A study has revealed the importance of cities for pollinators and highlights how to attract bees and other insects to urban areas
It is well documented that access to parks, gardens and forests is good for our mental health. One study, by Denmark’s University of Aarhus, found that children who grew up without regular access to green spaces were up to 55 per cent more likely to develop depression and other psychiatric disorders than those who grow up with it.
But creating oases in our cities isn’t just beneficial for human health. New research published by the scientific journal Plos One, suggests that urban gardens, parks and roadside verges play a vital role in boosting bee and other pollinator numbers thanks to their diversity of blooming plants and absence of pesticides.
The report – titled, A Plan Bee for Cities – identified urban community gardens as particularly beneficial to insects due to the diversity of seasonal flowers. Researchers found that pollinator numbers in the urban gardens they studied were comparable to rural sites they looked at – and significantly higher than other green spaces such as parks.
“No area is too small to make a contribution,” said Benjamin Daniels, the paper’s lead researcher. “We have found that even small planted patches are being colonised by pollinators.”
One example of an urban oasis is Core Landscapes Community Garden in east London, where flowerbeds are stuffed with long-blooming plants such as lavender, roses, poppies and foxgloves to encourage bees. As well as being a haven for wildlife, the garden is also a hub for community engagement.
“The idea of the project is to really empower people to learn the skills to do their own gardening: whether that’s just on a windows sill, or balcony, on a rooftop or on the street,” said nursery manager Nemone Mercer. “You can basically make a garden anywhere.”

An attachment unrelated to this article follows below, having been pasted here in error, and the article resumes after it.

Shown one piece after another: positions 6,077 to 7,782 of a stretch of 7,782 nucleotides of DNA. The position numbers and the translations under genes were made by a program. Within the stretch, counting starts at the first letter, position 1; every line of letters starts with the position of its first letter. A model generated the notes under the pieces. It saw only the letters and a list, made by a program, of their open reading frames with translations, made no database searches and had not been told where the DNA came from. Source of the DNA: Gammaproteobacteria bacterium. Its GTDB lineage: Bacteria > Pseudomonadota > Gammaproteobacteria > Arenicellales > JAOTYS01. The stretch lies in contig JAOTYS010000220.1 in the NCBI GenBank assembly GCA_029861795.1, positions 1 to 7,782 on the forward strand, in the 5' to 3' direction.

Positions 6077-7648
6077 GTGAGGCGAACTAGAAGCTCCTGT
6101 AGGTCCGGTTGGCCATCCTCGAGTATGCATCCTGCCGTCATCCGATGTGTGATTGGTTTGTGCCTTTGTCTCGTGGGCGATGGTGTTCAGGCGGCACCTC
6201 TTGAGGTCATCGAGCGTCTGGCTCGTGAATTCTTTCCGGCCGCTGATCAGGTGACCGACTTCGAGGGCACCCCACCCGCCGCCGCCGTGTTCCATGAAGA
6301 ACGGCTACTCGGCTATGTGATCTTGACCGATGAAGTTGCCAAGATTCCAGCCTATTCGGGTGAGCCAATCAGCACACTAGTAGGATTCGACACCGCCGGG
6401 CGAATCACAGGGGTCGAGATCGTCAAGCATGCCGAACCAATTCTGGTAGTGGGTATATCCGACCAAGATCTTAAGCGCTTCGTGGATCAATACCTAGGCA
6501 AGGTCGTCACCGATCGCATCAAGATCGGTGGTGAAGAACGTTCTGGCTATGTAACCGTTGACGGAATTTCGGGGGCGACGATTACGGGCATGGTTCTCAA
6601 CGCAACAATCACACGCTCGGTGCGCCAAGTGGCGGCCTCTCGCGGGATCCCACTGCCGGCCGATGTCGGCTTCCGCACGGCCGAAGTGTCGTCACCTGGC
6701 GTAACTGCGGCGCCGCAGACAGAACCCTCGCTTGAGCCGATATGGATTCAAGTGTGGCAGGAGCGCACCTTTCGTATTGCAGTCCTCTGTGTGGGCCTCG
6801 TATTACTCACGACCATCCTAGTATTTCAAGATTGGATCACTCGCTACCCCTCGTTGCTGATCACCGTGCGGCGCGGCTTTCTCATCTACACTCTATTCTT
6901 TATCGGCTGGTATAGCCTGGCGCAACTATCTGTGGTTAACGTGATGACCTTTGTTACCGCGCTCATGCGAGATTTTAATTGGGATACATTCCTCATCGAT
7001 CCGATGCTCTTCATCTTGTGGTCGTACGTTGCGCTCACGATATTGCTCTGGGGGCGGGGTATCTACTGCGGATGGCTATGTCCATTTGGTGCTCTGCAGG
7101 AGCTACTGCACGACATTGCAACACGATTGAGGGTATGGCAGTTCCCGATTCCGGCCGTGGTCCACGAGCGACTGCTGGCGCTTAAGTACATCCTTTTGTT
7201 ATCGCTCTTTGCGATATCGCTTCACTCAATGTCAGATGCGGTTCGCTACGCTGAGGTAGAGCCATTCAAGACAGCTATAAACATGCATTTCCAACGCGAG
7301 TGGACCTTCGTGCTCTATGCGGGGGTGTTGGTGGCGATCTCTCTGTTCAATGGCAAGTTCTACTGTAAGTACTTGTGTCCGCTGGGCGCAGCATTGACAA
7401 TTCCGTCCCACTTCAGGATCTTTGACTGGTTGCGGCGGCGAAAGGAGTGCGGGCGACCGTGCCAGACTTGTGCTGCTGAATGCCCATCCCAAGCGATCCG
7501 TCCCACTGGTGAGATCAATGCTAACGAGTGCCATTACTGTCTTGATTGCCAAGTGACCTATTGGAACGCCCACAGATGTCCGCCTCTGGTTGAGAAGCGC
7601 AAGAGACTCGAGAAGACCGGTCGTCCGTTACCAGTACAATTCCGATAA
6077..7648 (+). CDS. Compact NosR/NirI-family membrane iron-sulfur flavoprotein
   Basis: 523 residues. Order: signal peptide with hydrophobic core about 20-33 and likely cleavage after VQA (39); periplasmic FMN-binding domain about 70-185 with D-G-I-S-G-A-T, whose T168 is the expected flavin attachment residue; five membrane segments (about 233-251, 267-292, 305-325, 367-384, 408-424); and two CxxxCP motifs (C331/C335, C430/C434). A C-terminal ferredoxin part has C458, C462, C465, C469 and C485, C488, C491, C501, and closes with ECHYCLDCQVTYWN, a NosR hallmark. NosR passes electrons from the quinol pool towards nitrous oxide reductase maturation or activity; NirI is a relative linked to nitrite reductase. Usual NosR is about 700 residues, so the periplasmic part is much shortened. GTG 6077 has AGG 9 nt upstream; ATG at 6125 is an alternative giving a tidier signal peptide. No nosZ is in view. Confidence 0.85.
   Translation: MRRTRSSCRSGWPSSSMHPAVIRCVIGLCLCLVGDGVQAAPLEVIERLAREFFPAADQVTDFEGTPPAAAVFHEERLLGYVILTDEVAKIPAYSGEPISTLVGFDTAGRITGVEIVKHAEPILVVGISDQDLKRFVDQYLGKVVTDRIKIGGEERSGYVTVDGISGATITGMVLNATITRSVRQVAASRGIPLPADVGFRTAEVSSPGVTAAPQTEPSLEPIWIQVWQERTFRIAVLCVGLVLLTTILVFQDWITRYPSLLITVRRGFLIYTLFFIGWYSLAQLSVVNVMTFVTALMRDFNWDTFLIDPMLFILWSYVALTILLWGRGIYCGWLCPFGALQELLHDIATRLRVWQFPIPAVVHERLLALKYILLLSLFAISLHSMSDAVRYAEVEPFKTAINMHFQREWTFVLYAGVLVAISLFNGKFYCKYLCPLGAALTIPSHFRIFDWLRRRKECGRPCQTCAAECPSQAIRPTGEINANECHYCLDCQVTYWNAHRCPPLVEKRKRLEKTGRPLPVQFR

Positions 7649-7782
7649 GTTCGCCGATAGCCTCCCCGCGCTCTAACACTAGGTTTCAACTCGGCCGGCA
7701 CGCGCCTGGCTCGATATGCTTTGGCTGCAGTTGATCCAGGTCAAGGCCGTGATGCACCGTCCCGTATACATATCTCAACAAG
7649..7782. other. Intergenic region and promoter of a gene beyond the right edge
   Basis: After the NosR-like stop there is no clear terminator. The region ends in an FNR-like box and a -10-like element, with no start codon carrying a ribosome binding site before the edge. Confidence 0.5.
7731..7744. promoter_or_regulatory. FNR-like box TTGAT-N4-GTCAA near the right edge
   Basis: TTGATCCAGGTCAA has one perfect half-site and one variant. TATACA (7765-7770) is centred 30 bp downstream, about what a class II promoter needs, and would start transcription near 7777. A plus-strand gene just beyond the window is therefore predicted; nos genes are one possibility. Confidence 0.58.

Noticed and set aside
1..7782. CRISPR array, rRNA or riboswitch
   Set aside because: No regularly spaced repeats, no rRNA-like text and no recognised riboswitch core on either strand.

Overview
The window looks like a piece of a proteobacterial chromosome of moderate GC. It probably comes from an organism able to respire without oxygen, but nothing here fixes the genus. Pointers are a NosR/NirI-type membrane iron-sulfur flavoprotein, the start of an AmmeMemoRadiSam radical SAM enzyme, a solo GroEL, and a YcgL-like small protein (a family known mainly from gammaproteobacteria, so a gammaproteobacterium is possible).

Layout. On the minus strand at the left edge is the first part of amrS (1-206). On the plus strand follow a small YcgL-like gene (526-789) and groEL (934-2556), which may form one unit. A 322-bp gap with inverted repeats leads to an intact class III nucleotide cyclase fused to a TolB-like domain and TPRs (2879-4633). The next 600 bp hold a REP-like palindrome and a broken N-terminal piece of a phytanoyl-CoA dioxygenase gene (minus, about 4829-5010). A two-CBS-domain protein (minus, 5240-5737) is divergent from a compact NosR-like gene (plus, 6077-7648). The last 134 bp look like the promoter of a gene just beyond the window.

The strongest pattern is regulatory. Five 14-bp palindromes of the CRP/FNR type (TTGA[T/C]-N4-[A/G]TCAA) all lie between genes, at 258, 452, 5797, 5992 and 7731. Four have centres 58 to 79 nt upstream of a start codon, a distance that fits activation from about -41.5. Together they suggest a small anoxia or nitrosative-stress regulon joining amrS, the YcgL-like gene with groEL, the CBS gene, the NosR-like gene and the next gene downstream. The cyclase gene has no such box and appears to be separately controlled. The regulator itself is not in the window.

Proving Mercer’s point is the Dutch city of Utrecht, which has turned the roofs of bus stops into gardens for pollinators. At the other end of the spectrum, meanwhile, is Paris, which this summer opened what will be the world’s largest urban farm.
Such initiatives can help attract bees and other insects, but sometimes doing nothing is just as effective. To that end, the report’s authors recommend letting certain areas in parks and gardens rewild themselves.
“We recommend… reducing the level of management interventions, as spontaneous vegetation and more natural areas provide opportunities for various insect habitats,” said the report. “Preservation of even small-scale unplanned areas should be integrated into planning guidance to promote local biodiversity, especially for solitary wild bees and syrphids.”
How to attract bees to urban areas
These small changes to balconies, yards, gardens and allotments can help benefit bees and other pollinators.
1. Adopt a hands-off approach
Mowing gardens less means a variety of native wildflowers – such as daisies, dandelions, and white clover – have the chance to bloom. This provides much-needed nectar and pollen for bees, butterflies and other insects.
2. Think small, as well as big
Making use of even the smallest spaces such as window boxes, hanging planters and container growing can bring significant benefits. Even the tiniest micro-habitat can quickly become a food source or nesting site for pollinators – especially wild bees and hoverflies.
3. Be diverse
Planting a variety of native flowers will be especially attractive to pollinators. Ensuring that something is flowering in each season will mean there’s a continuous food source for bees, hoverflies and other insects.
4. Go organic
Avoiding the use of neonicotinoids and other pesticides is important; these chemicals pose a harmful threat to pollinators and other wildlife.
5. Create bee hotels
Arranging rocks and wood in the garden creates shelter for insects, and a pond or other water source – however small – can also help to enhance habitat services in urban areas.
Main image: Megan Markham